New Study Finds High Levels of Radioactivity, Salts, and Metals Even After Fracking Wastewater is “Treated”

October 3, 2013 –

A new academic study released this week found alarming results of water impacts near a Pennsylvania fracking wastewater treatment plant. NBC News reported on the findings:

In a study published Wednesday in the journal Environmental Science and Technology, researchers found high levels of radioactivity, salts and metals in the water and sediments downstream from a fracking wastewater plant on Blacklick Creek in western Pennsylvania.

Among the most alarming findings was that downstream river sediments contain 200 times more radium than mud that’s naturally present upstream of the plant, said Avner Vengosh, a co-author of the study and a professor of geochemistry and water quality at Duke University. Radium is a radioactive metal naturally found in many rocks; long-term exposure to large amounts of radium can cause adverse health effects and even diseases such as leukemia.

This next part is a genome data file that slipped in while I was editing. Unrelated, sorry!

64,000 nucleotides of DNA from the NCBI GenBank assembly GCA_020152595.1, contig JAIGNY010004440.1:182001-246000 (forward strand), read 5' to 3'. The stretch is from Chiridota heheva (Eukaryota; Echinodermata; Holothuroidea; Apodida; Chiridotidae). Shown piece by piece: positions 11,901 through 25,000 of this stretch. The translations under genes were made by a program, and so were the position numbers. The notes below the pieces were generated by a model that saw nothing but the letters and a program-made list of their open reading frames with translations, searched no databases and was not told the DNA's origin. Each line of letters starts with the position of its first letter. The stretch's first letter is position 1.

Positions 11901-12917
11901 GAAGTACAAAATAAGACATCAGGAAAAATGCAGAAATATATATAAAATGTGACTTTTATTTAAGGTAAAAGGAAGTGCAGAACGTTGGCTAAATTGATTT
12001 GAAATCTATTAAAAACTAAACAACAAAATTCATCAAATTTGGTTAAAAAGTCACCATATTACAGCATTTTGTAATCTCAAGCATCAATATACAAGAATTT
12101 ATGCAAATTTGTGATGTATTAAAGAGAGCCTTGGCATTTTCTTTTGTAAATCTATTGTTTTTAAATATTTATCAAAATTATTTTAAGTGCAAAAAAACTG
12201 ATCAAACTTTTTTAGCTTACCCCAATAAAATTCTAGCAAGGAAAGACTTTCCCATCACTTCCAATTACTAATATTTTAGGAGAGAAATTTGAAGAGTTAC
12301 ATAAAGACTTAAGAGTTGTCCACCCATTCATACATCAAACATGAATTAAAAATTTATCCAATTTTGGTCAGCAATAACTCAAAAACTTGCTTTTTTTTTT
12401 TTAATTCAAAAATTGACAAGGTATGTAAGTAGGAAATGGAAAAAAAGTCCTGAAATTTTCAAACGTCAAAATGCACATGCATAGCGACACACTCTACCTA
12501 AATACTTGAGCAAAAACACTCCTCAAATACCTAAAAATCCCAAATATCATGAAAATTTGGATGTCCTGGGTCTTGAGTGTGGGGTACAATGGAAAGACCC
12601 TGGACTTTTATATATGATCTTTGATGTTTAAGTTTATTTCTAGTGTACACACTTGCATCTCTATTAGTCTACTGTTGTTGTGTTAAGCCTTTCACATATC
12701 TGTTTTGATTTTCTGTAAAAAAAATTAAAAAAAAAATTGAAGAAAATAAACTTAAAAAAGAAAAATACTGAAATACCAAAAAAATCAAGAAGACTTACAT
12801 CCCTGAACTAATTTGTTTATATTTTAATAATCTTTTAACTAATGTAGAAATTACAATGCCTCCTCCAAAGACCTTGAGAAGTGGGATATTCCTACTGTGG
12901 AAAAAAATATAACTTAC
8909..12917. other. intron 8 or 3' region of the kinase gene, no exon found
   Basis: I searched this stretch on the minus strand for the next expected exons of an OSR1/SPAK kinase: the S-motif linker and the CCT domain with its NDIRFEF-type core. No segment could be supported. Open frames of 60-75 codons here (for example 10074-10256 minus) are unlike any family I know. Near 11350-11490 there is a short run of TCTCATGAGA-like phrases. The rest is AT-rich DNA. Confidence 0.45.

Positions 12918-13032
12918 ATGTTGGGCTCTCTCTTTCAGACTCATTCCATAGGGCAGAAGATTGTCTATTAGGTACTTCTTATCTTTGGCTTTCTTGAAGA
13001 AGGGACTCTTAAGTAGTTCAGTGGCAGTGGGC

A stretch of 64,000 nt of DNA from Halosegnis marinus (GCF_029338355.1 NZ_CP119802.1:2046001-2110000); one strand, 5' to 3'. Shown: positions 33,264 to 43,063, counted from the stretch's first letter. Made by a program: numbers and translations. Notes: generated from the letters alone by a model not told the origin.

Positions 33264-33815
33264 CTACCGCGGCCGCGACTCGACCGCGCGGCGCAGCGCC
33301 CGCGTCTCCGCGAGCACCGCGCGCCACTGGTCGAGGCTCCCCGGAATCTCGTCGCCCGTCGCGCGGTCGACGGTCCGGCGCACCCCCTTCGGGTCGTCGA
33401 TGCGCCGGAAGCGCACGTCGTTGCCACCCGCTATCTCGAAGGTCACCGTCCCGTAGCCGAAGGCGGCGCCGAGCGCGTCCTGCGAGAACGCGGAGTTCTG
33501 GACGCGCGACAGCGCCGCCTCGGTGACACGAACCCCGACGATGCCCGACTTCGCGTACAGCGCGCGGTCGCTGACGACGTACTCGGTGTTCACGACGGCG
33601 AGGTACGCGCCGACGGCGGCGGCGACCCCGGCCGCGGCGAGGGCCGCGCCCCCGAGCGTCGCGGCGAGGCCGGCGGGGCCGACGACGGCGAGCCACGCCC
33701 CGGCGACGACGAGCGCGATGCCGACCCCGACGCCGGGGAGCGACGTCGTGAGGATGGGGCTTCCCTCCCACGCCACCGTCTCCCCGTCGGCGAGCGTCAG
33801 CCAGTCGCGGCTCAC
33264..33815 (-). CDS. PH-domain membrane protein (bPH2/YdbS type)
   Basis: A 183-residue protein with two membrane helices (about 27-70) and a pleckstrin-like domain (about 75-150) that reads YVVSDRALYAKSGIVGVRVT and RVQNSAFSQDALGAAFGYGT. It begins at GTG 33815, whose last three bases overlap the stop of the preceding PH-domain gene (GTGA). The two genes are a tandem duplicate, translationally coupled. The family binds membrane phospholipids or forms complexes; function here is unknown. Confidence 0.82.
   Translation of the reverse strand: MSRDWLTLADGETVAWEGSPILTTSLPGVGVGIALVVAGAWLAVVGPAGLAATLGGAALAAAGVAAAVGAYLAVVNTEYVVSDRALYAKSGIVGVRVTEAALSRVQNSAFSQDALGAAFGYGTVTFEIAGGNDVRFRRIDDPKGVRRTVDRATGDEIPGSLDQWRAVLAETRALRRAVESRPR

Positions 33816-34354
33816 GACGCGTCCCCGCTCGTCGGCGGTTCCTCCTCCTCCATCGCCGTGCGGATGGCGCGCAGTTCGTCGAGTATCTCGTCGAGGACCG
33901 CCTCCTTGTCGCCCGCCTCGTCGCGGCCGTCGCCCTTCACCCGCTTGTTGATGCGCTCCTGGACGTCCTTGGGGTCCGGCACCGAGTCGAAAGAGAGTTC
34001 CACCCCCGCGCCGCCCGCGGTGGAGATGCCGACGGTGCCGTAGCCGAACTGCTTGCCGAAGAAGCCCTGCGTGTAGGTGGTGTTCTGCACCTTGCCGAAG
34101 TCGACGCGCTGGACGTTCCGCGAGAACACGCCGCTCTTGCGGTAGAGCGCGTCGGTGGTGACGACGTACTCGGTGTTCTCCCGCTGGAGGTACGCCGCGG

Click here to read more about the study.

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